US income inequality reaches record high
There was something I was supposed to remember today—something really important, possibly related to fundamental threats to our American way of life. What was it? I swore I’d never forget. Oh yeah—a decade of skyrocketing income inequality. According to tax data, the top-earning US households captured a larger share of the nation’s income than ever before, breaking a record set in 1927. If I remember correctly, the years after 1927 saw a rising tide that lifted all boats. I’m being sarcastic, of course. There was a worldwide depression, but that situation was different, because back then most of the high-end income came from the financial and real estate economies. Wait—I’m still doing it.
First, a caveat: there is reason to believe that 2012′s record income inequality was anomalous, because lots of people sold off assets ahead of changes to the capital gains tax. Without this artificially induced spike, the income of the top 10% of US households might have been proportionally less than it was during the peak year of the roaring 20s. According to Anne Lowry, though, “economists noted that the trends looked the same for income figures including and excluding realized capital gains.”
Regardless of whether it is historically unprecedented, recent economic data is troubling. Remember that also-barely-not-historic crash we suffered in 2008? The one we all recovered from? It turns out that the very wealthy recovered much more than the rest of us. Also per Lowry:
The new data shows that the top 1 percent of earners experienced a sharp drop in income during the recession, of about 36 percent, and a nearly equal rebound during the recovery of roughly 31 percent. The incomes of the other 99 percent plunged nearly 12 percent in the recession and have barely grown — a 0.4 percent uptick — since then. Thus, the 1 percent has captured about 95 percent of the income gains since the recession ended.
The first of those two links takes you to a longish, insightful disagreement among four political scientists about what has caused our record inequality and whether the government can do anything about it. There are two broad schools of thought on the subject, although they both agree to a surprising extent about the underlying facts.
The first school holds that income inequality is largely the result of broad market forces over which the government has little control. Raising taxes on the rich and using them to fund social services for the poor might mitigate the effects of inequality, but it’s not going to reverse a 30-year trend that has shifted the American economy away from manufacturing and toward finance and the service industry.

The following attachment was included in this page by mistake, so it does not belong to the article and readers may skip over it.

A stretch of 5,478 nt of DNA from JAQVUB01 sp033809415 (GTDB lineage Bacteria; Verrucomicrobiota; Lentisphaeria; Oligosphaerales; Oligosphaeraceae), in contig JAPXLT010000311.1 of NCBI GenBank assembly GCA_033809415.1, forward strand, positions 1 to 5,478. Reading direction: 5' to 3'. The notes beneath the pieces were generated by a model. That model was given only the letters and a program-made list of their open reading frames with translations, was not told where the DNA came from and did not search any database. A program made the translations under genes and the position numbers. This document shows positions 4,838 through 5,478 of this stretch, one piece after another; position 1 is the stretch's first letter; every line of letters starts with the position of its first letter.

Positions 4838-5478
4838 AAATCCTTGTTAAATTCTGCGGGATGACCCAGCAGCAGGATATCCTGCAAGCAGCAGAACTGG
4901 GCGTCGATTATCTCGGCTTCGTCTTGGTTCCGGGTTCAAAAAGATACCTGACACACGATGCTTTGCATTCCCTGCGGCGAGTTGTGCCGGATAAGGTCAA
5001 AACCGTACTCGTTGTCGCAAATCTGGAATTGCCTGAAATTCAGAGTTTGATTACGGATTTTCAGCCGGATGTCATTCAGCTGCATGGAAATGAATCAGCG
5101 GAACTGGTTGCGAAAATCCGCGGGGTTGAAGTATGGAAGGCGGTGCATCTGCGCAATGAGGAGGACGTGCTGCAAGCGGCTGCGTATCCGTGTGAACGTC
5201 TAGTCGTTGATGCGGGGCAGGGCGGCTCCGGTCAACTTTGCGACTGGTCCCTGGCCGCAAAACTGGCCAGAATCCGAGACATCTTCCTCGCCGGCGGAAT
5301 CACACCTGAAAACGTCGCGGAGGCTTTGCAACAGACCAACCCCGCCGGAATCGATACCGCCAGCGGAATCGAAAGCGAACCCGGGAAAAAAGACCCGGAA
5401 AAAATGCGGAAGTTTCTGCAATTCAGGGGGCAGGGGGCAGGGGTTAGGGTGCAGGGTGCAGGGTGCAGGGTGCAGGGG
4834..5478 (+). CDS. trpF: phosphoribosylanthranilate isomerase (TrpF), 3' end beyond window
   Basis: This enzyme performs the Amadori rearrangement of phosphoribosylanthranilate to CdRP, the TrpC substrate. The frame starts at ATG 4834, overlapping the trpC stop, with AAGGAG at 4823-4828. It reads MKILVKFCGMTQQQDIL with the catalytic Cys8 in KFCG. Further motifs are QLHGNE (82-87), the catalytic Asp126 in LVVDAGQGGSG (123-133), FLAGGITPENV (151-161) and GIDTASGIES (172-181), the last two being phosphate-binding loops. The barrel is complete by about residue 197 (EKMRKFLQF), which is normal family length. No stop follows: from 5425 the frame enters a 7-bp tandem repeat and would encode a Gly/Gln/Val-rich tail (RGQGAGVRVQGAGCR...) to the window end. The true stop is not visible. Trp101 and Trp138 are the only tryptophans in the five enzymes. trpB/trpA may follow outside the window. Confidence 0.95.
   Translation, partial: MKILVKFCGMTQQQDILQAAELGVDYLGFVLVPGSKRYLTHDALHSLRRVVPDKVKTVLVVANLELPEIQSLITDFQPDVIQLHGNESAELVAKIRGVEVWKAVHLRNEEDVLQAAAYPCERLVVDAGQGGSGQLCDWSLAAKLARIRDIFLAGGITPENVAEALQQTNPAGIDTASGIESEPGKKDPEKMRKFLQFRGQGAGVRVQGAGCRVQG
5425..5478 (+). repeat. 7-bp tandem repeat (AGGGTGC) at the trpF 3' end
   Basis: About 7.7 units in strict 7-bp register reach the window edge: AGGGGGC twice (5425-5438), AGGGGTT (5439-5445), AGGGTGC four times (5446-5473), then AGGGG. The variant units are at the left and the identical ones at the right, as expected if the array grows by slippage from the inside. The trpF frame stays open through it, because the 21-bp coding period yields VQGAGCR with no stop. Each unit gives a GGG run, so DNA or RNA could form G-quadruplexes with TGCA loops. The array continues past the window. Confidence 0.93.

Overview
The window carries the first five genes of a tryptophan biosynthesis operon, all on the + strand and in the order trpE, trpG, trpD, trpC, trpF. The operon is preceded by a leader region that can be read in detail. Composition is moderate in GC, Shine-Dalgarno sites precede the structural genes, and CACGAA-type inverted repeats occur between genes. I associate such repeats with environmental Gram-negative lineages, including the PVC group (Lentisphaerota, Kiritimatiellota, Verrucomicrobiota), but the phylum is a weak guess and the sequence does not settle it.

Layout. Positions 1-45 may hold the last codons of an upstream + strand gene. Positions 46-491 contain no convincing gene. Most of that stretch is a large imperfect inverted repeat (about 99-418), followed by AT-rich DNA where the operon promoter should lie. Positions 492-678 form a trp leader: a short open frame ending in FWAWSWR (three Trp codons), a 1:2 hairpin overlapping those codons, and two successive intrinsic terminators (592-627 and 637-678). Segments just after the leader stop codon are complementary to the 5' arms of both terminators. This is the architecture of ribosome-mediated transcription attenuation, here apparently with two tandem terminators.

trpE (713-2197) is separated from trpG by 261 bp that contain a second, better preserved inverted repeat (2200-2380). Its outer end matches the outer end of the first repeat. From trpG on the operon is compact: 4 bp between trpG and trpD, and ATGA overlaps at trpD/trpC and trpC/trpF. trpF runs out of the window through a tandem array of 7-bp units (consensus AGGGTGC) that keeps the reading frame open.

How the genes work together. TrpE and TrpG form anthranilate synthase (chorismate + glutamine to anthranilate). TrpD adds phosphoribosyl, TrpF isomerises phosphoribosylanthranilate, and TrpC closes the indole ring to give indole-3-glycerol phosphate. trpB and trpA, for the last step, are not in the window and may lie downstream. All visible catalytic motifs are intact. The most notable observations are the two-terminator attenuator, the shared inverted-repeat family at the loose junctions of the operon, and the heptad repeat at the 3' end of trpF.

The second school suggests that the government could do something about inequality, possibly with the kind of large-scale public employment programs we saw during the Depression, but neither the people nor their representatives want to do it. This school emphasizes economic forces less than the “intellectual capture of political elites and the political and financial power of the affluent,” which is a nice way of saying money politics.
In this era of divided politics,* both parties agree that the financial services industry is extremely important. That sector was the focus of both Bush’s and Obama’s recovery plans—in part because it was a financial crisis that precipitated the crash—and it has been the locus of much of the recovery. Meanwhile, all the experts Edsall consults agree that both parties have shifted toward free-market ideology over the last three decades. It’s almost as if finance and the wealthy gave an enormous amount of money to candidates and sitting congresspeople.
Come to think of it, it’s almost as if money itself were becoming a proportionally stronger motive force in politics than votes. Virtually all the experts in Edsall’s post acknowledge the paradoxical failure of increasing democracy to slow the increase of inequality over the last few decades, and the depressing consensus seems to be that gerrymandering, loose campaign finance laws and ideological consensus within the political class have made votes less relevant.
In this context, record-high inequality is not just a social or ethical problem, but an existential threat to the American experiment. The whole point of democracy is that it makes the citizen the fundamental unit of political power. If the dollar becomes the basic unit instead, it won’t matter whether we’re a republic or a radical democracy or a hereditary monarchy or what. There’s a point when the economy can become more powerful than the government, and that’s a problem, because we have only figured out how to control one of them.